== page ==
1. Coffee is actually a fruit.
Coffee is actually a fruit like a cherry. Its seed is often called coffee beans because of its resemblance to actual beans. Because it is a fruit it could be processed differently for getting different types of flavors. Depending on the variety， the roast and the brewing method， coffee can be brewed to taste like white grape， lemon zest， plum juice， strawberry jam， etc.
2. The name came from Arabic word “qahwah”.
The term coffee came from the Dutch word “koffie” which was originally borrowed from Ottoman Turkish language word “kahve”. It is interesting that “kahve” was originally borrowed from Arabic word “qahwah”. Qahwah is also known as Arabic coffee.
3. George Washington invented instant coffee.
No， not that George Washington. While Satori Kato actually created the first “recipe” for making instant coffee， the man who invented the first mass produced instant coffee was George Constant Louis Washington， born in Kortrijk， Belgium in May 1871. While it wasn’t very tasty， it did hit the spot for soldiers on the battlefield in World War Ⅰ.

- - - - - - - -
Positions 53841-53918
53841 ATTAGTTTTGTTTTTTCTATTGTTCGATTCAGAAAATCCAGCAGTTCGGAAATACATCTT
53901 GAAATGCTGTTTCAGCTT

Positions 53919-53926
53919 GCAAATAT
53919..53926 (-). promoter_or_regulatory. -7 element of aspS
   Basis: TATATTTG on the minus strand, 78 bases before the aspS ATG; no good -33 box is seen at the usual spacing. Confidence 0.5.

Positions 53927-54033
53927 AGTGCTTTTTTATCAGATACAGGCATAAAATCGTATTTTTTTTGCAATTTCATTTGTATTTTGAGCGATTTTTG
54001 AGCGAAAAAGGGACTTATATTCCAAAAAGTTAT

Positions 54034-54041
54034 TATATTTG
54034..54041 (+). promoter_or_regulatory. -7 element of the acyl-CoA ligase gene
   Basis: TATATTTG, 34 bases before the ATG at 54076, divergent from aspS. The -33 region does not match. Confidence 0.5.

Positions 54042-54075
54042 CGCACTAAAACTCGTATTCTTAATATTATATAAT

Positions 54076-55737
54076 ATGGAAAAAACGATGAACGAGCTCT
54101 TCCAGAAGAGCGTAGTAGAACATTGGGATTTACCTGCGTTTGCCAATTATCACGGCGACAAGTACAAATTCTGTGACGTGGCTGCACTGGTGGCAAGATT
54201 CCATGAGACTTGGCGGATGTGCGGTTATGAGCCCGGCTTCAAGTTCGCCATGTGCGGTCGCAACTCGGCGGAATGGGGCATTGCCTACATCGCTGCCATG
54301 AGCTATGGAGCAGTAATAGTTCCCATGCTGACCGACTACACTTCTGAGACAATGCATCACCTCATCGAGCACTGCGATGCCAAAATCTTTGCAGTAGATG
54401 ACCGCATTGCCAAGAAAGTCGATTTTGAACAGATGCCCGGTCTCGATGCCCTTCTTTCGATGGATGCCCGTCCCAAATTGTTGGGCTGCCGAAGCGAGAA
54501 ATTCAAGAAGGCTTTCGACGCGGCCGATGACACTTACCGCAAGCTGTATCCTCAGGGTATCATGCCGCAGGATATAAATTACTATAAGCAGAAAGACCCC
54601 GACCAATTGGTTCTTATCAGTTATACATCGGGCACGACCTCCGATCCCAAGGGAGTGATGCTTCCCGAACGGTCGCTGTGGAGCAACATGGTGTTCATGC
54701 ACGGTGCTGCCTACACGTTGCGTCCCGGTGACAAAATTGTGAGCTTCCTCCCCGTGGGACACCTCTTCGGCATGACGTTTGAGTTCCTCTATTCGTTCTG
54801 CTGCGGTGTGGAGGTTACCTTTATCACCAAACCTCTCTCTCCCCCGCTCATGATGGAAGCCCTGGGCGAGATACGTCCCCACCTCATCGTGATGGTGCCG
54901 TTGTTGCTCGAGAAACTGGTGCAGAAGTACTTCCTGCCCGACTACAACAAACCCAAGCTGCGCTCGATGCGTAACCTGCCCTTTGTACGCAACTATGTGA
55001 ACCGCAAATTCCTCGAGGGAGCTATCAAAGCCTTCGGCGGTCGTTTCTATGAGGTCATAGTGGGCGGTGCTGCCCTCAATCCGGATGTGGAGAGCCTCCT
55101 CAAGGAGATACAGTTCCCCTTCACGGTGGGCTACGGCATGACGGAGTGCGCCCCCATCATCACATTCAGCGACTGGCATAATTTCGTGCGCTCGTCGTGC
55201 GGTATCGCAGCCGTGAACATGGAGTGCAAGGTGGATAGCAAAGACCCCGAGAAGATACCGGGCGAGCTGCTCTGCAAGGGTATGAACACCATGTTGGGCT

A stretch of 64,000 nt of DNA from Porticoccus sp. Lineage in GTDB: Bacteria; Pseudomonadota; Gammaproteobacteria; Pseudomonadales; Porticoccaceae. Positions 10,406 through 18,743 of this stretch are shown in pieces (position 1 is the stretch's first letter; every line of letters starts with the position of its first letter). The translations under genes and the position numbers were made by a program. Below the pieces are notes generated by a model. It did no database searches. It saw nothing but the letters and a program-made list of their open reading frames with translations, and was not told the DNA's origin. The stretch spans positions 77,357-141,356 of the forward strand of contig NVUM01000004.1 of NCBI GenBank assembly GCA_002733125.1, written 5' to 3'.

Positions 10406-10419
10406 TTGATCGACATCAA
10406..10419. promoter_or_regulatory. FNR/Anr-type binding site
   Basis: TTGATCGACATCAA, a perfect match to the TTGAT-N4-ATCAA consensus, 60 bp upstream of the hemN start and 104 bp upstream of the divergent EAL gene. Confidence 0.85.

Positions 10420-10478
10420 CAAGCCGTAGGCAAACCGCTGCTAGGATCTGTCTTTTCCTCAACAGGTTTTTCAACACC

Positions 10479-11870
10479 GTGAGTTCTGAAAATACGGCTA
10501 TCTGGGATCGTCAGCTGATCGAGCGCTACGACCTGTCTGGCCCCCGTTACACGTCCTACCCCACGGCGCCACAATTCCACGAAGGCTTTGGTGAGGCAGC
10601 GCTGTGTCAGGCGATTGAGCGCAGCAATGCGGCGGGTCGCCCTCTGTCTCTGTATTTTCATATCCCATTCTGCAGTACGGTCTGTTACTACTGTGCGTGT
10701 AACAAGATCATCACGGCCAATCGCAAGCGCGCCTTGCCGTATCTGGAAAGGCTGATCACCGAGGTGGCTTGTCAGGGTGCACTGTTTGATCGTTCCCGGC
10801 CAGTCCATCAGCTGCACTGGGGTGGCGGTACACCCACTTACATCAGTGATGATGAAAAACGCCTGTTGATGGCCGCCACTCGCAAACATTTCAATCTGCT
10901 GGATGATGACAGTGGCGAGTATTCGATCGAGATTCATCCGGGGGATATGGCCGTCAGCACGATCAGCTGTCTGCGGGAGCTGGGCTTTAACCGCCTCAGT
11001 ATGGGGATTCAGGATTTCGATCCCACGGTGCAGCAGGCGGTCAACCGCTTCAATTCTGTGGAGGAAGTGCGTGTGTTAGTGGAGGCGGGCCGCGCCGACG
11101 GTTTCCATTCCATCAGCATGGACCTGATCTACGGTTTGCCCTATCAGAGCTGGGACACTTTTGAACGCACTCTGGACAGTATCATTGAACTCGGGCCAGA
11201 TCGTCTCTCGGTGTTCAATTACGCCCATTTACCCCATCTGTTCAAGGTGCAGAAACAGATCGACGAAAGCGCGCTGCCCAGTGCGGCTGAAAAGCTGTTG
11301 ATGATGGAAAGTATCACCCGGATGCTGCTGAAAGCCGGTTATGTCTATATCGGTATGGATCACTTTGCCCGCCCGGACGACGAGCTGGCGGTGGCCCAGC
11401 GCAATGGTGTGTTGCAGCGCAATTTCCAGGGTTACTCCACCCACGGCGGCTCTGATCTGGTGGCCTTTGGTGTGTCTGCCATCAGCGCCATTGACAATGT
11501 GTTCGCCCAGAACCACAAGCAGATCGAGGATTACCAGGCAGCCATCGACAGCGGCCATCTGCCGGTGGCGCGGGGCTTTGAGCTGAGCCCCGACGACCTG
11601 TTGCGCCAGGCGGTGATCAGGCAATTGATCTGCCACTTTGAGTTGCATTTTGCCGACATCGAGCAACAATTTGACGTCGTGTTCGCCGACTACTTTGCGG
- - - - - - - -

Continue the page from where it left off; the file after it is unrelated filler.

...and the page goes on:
4. The stock exchange—both in London and New York—started in coffee houses.
Just as they are today， coffee houses often served as portable “offices” for gentlemen doing business in earlier years. Both the London Stock Exchange and the New York Stock Exchange started in popular coffee houses in their respective cities. Other financial industries that also started in coffee houses include auction houses （Sotheby’s of London） and the insurance industry—Lloyds of London began in a coffee house as well.
5. Coffee was first cultivated in Middle East.
Although coffee plant was first seen in Ethiopia it was first cultivated in Yemen. From Middle East it was reached Europe through Italy in the 17th century.
6. Coffee may not make you sober， but it does seem to protect your liver from alcohol related diseases.
Despite old wives’ tales to the contrary， if you feed coffee to a drunk， all you get is a wide-awake drunk. On the other hand， considerable research has found that people who drink coffee regularly show a much lower incidence of all liver diseases， including cirrhosis of the liver， which is commonly associated with chronic alcoholism.
7. In ancient Arab culture， coffee was grounds for divorce.
While mid-1970s US ads centered around women who couldn’t make a good cup of coffee and the displeasure of their husbands， in ancient times， the onus for coffee was laid upon the providers. A woman could legally divorce her husband if he failed to provide her with enough coffee.